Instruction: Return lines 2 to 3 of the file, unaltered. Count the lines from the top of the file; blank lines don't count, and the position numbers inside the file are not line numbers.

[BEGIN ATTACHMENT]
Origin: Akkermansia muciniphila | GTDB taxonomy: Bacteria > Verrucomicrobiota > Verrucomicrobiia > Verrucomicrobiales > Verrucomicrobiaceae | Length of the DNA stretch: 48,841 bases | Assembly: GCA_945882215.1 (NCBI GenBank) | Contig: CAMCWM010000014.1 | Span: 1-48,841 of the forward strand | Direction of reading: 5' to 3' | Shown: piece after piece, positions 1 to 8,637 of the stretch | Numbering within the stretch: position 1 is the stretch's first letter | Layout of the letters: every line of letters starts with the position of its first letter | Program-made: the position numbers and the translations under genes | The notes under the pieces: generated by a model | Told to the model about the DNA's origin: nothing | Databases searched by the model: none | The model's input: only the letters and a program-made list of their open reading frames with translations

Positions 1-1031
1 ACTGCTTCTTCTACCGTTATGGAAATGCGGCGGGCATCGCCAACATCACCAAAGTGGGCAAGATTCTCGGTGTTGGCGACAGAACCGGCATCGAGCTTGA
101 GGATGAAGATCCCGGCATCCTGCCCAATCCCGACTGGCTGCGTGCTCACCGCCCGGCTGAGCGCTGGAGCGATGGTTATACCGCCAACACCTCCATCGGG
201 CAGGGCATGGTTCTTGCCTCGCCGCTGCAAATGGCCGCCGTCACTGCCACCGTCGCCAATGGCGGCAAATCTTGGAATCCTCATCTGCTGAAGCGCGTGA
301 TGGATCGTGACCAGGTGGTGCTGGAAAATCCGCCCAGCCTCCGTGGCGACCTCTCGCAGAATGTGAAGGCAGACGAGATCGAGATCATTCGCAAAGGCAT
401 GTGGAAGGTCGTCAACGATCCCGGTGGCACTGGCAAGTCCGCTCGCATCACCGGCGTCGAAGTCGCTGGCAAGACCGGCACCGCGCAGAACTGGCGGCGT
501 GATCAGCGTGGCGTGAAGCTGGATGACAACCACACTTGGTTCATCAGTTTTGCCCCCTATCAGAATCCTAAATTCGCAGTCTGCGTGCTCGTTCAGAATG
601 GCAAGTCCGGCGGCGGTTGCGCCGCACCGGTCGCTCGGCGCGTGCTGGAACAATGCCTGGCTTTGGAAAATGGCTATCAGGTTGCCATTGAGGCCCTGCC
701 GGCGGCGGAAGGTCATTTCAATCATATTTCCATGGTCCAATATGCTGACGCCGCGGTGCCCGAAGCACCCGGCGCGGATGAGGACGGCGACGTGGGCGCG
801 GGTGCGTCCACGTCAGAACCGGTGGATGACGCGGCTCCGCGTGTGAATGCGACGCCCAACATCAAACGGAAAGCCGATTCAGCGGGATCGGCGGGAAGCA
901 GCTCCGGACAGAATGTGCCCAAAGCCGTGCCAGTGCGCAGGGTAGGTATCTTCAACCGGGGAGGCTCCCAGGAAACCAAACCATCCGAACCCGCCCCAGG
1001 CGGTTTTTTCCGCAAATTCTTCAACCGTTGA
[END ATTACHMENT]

Positions 1-1031
1 ACTGCTTCTTCTACCGTTATGGAAATGCGGCGGGCATCGCCAACATCACCAAAGTGGGCAAGATTCTCGGTGTTGGCGACAGAACCGGCATCGAGCTTGA